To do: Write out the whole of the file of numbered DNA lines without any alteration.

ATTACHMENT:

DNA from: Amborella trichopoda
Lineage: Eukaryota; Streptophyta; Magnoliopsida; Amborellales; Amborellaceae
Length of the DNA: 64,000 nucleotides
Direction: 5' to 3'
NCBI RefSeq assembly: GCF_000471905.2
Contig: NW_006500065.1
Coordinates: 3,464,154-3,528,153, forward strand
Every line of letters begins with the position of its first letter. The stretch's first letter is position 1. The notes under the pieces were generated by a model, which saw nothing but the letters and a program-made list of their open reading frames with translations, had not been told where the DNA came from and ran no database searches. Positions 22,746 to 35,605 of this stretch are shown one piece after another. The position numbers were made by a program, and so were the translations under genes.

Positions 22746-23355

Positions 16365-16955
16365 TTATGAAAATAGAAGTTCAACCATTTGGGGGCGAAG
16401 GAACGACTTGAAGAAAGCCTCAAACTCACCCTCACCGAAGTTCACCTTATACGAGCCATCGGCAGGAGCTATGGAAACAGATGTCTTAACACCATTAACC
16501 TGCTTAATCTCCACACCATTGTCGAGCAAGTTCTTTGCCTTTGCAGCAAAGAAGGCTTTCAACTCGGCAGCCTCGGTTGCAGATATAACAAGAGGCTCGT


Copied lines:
DNA from: Amborella trichopoda
Lineage: Eukaryota; Streptophyta; Magnoliopsida; Amborellales; Amborellaceae
Length of the DNA: 64,000 nucleotides
Direction: 5' to 3'
NCBI RefSeq assembly: GCF_000471905.2
Contig: NW_006500065.1
Coordinates: 3,464,154-3,528,153, forward strand
Every line of letters begins with the position of its first letter. The stretch's first letter is position 1. The notes under the pieces were generated by a model, which saw nothing but the letters and a program-made list of their open reading frames with translations, had not been told where the DNA came from and ran no database searches. Positions 22,746 to 35,605 of this stretch are shown one piece after another. The position numbers were made by a program, and so were the translations under genes.

Positions 22746-23355

Positions 16365-16955
16365 TTATGAAAATAGAAGTTCAACCATTTGGGGGCGAAG
16401 GAACGACTTGAAGAAAGCCTCAAACTCACCCTCACCGAAGTTCACCTTATACGAGCCATCGGCAGGAGCTATGGAAACAGATGTCTTAACACCATTAACC
16501 TGCTTAATCTCCACACCATTGTCGAGCAAGTTCTTTGCCTTTGCAGCAAAGAAGGCTTTCAACTCGGCAGCCTCGGTTGCAGATATAACAAGAGGCTCGT